We were within the City of Chicago when my bicycle completely caved in. Regardless of having had repairs at three different bicycle shops in Wisconsin, the chain refused to stay on and the whole bicycle was groaning. We were riding with Tom, our guide, Warm Shower’s host, bicycle mechanic and newfound friend. We met Tom and his wife, Cindy in early July back in Spearfish, South Dakota, when they too were camping.
Tom, who definitely knows his way around bicycles, diagnosed the problem as my needing to replace the free hub body – meaning a brand-new back wheel. Since we could go no farther together, we split up. Tom raced back to his home, riding 21 mph, to order and purchase a new wheel before the close of business while Pat and I tried to figure out where we might now stay in Chicago.
Spotting a police vehicle at the intersection, I wandered over. “I am looking for place now to spend the night because my bicycle is no longer working. Do you have some suggestions?” I asked. “Where are you from? he asked. “Vermont,” “Then you don’t want to spend the night around this area because all the hotels are too shady. Try looking around Lincoln Park,” he said.
But I need to back up a few days first. Our journey through the last section of Wisconsin and northern Illinois began last Sunday morning in Racine. Our plan was to meet Tom somewhere along the trail. He had caught a commuter train up to Kenosha, WI and was going to ride north while we were riding south. Tom is an avid cyclist, bicycle mechanic, and an astute trumpet player. Cindy is also an avid cyclist, musician, and works full time for All State from her home office.
After we met up, Tom took us through Kenosha, WI – (the scene of some horrific violence last summer) and then on multiple trails (some paved and some limestone covered). We stopped in Lake Bluff, first to admire the miniature outdoor railroad and then to admire the sailboats on Lake Michigan who were in the midst of a race. We cycled through the gorgeous homes and properties in Lake Forest, past the Great Lakes Naval Station and several residential streets, eventually arriving at Tom and Cindy’s home in Riverwoods situated at the end of a private road.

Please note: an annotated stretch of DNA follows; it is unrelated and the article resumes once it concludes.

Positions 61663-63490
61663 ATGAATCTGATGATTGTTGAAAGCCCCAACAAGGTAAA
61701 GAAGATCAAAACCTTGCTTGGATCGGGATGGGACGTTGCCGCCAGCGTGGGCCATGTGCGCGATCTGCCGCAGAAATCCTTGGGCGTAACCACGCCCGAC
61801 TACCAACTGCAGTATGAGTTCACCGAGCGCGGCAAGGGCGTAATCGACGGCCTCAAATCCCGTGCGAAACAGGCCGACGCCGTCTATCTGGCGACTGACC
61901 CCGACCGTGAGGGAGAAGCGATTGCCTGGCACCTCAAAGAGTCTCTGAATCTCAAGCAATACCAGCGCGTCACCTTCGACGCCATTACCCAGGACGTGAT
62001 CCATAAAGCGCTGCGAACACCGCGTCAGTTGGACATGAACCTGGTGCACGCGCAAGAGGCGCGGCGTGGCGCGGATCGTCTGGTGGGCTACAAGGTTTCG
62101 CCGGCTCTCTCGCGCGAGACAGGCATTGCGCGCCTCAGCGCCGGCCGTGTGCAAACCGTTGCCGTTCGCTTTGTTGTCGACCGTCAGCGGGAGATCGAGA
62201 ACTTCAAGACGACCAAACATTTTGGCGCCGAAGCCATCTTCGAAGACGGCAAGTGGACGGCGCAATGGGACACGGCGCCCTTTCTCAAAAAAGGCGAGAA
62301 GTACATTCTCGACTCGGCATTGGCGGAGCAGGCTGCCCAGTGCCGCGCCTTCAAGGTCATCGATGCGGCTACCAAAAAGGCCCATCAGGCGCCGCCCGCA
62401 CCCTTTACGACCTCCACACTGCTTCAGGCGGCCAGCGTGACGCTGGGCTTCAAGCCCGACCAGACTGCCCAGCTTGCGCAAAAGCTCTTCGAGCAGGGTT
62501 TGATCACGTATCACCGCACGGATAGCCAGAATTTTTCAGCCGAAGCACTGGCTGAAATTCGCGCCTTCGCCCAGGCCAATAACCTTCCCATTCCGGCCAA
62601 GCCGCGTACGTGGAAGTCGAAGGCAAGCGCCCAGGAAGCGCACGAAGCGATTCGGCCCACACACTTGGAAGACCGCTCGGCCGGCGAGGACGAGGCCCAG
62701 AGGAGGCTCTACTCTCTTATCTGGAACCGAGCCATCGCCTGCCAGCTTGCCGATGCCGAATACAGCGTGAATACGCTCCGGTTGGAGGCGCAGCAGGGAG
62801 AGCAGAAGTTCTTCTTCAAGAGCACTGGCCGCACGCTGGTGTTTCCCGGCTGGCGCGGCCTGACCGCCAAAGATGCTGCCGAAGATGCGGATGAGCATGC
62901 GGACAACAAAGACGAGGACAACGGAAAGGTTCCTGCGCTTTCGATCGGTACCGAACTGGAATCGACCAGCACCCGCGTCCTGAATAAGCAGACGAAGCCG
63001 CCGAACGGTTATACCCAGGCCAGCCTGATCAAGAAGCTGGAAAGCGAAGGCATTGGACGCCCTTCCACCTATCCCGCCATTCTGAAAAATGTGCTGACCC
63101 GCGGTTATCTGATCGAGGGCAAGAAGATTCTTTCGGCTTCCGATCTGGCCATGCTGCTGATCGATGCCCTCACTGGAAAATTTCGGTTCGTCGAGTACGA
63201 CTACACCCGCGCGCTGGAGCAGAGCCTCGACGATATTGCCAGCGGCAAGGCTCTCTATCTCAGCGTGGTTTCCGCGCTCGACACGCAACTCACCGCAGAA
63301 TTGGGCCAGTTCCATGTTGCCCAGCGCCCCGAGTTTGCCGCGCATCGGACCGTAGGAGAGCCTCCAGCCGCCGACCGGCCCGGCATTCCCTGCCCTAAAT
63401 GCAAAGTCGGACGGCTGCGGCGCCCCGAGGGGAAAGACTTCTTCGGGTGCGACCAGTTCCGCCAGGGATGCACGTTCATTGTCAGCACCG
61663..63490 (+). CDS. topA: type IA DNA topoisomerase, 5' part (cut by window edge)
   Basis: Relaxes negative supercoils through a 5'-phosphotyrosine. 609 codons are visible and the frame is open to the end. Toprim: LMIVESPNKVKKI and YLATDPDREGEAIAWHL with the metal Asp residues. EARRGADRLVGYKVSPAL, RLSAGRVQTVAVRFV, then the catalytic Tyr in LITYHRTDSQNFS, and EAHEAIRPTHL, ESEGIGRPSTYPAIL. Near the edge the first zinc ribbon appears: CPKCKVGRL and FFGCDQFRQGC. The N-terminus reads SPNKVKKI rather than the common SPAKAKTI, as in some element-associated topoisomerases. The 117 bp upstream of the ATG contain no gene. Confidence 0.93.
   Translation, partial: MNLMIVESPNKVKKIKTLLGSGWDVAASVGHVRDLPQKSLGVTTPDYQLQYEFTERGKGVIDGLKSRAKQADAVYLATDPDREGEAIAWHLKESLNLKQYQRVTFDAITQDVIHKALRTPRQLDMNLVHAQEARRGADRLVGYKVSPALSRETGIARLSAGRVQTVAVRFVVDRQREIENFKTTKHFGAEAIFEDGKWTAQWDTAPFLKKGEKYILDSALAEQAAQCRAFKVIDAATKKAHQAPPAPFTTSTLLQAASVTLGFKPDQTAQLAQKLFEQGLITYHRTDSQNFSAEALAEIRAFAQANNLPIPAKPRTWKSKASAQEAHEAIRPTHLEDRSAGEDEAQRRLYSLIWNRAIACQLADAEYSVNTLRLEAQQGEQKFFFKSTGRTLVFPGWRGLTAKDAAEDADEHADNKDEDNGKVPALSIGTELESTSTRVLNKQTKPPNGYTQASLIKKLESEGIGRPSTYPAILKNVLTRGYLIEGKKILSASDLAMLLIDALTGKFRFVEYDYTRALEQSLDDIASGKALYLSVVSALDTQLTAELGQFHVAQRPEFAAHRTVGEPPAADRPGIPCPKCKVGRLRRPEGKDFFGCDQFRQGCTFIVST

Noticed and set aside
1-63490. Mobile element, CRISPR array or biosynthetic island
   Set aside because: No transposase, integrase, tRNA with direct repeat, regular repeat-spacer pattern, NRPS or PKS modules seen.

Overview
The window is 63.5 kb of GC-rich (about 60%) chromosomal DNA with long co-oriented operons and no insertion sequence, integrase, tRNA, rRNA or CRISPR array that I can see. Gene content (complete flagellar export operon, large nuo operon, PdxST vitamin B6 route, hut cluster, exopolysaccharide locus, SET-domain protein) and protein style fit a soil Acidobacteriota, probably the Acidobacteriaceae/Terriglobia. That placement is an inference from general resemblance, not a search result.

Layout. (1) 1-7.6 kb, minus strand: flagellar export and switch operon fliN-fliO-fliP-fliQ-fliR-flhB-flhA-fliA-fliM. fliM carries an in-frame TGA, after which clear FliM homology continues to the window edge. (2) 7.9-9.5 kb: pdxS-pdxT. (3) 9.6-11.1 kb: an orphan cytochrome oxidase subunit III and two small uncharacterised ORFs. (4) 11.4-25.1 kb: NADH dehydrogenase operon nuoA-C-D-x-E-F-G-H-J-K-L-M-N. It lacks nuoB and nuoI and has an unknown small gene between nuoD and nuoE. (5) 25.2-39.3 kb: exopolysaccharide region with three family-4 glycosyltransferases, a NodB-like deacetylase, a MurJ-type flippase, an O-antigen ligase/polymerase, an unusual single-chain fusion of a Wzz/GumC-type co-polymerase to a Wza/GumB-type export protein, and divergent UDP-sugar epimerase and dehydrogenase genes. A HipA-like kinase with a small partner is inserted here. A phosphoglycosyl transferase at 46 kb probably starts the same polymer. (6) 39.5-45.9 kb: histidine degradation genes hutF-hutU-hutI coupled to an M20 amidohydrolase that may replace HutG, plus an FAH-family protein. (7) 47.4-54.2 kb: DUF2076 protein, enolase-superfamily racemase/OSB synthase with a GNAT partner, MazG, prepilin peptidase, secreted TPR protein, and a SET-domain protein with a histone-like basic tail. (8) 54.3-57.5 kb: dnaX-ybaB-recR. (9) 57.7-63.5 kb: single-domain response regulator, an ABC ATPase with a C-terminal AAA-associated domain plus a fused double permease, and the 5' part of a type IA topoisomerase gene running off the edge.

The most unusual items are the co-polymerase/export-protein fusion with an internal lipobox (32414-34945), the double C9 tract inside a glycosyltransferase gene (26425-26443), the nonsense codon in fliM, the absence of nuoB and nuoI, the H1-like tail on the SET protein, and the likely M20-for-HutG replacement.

Cindy prepared a lovely dinner on which we feasted while reveling in the beauty of their property. Their home has a number of huge picture windows overlooking mature trees and grasslands. Tom has his own bicycle shop on the property where several bicycles hang from the rafters. Because of some noises our bicycles were making, he offered to see if he could resolve the issues.
On Tuesday morning, Tom, Pat and I headed toward Chicago, with Tom leading the way. We traveled though the city of North Brook and Pat took a spin on the Velodrome. As we neared the city streets, my bicycle’s noises increased, It was definitely time to find a bicycle repair shop, which we did after traveling through multiple one way streets in North Chicago. One hour later, the shop mechanic assured me that the problems were fixed. Unfortunately, I didn’t make it more than one block before the chain came off once again, forcing me to return to the shop. And though the shop mechanic recognized the issue, he didn’t really offer up a solution other than to pedal while coasting.
So, as Tom raced home, Pat and I made a reservation at the Lincoln boutique Hotel (that sounded cool)– five miles away via Chicago’s Lakefront Trail. While Pat enjoyed every minute of cycling those miles, I took the pedestrian path, pushing my damaged weight heavy bicycle.
Hundreds of people whizzed by on bicycles and rollerblades. We were smitten with everything the lakefront offered – sand volleyball, kickball, softball and plenty of space for swimming. To us, the Chicago lakefront is a young person’s utopia.
Tom arrived early the next morning, new wheel and bicycle tools in hand. Success at last, Pat and I were back on the Lakefront Trail cycling past parks, museums, and piers until after seven miles, my back tire went totally flat.
Because we now have changing tires down, before long we were cycling once again, this time past part of Chicago’s Southside (Hyde Park and Jackson Park). It was then that we found ourselves in a section of Chicago next to the lake where there were roads but no people, homes or industry. We have since learned that his is where the former US Steel plant once was once situated. All plans for redevelopment here have not taken hold because of the costs involved in cleaning up the industrial waste. Shortly afterward, we crossed into Indiana and entered the city of Hammond, known for producing 20 percent of the steel in our country.
And a few miles later, we finally made it back to the trails designated on the Great American Rail Trail on the Pennsy Greenway outside of Munster, Indiana. It was time to rest up and celebrate!
Shevonne and Pat
Follow us as we spin our wheels